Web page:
Shopping online for clothes is a great convenience, but not being able to virtually try on clothes is a problem. One company, ASOS, has solved it. ASOS offers free delivery and free returns to mitigate customer fears about buying the wrong size. Then, to further improve the experience, the company uses data about past purchases that weren’t returned in order to determine the proper size for customers going forward. The learning algorithm can then take this information a step further and determine customers’ sizes across all the different clothing brands the store carries — with all their unique sizings — so customers can rest easy about ordering the right size in the future.
By using data to personalise and improve the customer experience, ASOS provides great customer experiences, while also reducing costly returns. As they put themselves in the shoes of the customer, the people at ASOS show marketers everywhere a customer experience worth emulating.
Overcoming the challenge of understanding customer expectations.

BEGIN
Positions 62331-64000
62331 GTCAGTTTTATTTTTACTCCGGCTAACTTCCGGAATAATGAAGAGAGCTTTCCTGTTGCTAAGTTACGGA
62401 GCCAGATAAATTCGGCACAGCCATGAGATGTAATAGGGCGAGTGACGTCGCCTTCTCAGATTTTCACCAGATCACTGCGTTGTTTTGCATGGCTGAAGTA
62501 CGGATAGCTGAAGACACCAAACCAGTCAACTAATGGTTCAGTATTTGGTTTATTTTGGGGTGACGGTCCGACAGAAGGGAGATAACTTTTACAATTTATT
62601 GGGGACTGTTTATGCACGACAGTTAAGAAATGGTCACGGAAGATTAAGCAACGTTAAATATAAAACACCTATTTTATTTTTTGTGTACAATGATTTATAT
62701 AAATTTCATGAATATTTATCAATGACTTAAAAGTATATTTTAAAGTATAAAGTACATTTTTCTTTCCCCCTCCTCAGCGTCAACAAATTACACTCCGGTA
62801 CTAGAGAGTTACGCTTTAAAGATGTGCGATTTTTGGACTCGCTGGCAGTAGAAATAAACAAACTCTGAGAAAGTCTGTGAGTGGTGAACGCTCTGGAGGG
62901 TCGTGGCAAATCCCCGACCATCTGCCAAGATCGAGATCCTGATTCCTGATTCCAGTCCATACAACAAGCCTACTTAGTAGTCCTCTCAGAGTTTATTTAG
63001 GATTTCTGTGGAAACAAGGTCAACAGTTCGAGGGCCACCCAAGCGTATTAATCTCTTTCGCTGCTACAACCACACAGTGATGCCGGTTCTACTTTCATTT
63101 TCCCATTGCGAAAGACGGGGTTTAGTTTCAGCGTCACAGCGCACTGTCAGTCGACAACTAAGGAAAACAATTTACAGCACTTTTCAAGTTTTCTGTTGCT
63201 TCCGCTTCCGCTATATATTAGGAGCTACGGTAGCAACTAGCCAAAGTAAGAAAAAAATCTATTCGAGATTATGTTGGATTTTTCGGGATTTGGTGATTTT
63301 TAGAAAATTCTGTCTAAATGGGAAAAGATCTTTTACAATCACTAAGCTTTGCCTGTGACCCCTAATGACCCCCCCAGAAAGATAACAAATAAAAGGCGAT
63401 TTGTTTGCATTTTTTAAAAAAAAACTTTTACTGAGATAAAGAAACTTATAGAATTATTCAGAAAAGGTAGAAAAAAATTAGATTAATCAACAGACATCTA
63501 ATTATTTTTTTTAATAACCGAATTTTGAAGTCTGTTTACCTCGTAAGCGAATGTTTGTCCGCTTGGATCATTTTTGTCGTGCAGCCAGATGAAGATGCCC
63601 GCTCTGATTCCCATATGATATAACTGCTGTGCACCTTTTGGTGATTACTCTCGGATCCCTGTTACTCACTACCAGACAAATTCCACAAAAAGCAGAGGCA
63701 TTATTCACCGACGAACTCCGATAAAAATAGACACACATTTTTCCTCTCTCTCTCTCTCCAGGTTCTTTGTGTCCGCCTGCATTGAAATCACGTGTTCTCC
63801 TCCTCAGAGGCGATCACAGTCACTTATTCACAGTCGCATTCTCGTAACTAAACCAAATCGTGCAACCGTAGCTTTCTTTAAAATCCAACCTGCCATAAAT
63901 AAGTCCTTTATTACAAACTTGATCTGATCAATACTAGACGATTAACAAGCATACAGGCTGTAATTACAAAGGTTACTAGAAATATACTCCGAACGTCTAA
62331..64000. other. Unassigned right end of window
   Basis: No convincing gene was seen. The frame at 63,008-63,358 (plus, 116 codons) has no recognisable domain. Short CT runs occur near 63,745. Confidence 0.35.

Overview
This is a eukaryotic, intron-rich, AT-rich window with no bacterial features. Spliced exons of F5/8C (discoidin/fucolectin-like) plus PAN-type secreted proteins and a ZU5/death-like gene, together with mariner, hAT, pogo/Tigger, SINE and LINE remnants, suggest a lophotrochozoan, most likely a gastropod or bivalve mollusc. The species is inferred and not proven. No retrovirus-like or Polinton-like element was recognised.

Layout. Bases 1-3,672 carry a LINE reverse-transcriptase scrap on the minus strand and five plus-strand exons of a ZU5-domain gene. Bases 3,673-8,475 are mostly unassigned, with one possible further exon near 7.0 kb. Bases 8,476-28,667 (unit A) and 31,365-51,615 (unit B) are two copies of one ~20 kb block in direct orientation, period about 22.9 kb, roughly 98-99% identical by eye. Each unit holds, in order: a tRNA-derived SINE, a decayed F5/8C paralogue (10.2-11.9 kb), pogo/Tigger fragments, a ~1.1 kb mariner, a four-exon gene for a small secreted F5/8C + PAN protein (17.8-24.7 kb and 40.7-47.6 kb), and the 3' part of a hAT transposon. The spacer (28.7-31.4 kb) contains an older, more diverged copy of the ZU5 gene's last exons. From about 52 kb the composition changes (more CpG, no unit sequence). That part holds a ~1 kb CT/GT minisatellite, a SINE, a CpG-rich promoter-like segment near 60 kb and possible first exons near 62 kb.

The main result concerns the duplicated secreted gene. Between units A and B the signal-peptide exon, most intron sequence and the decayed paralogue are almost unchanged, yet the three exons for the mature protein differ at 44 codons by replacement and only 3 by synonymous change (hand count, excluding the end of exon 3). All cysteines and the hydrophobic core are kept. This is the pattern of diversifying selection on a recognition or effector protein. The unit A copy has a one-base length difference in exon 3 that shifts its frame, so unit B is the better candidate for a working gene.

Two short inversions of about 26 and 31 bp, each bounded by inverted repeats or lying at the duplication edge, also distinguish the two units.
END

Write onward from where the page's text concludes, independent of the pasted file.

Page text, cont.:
Traditionally, marketers have viewed their customers in terms of channels. This has led to a siloed view of marketing and a disjointed experience for the customer, all of which reflects poorly on brands. Customers view brands as brands. A customer doesn’t distinguish between ASOS on the web and ASOS on a mobile app — just like you don’t distinguish between your best friend on the phone, in person or via email.
To provide customer experiences that will keep customers coming back, brands need to shift away from a channel-based approach and into an audience-based approach. It’s about putting yourself in your customer’s’ shoes. Customers don’t experience devices. They don’t experience channels. They experience a brand holistically, so you need to think holistically about the customer journey your brands should provide and how to optimise it.
To optimise the customer journey, brands must focus on these three areas: technology, data granularity and revised marketing strategy.
Mastering experience delivery via cognitive technology advancements.
As analytic technology has advanced over the years, companies have gained the ability to automate more and more of the work required for creating effective customer experiences. Initially, analytic technologies were descriptive. This involves dashboards and report generation — reporting what has already happened. The next advancement brought diagnostic analytics. This applies statistics to better explain and organise data. Diagnostic analytics provide a better understanding of what’s really happening.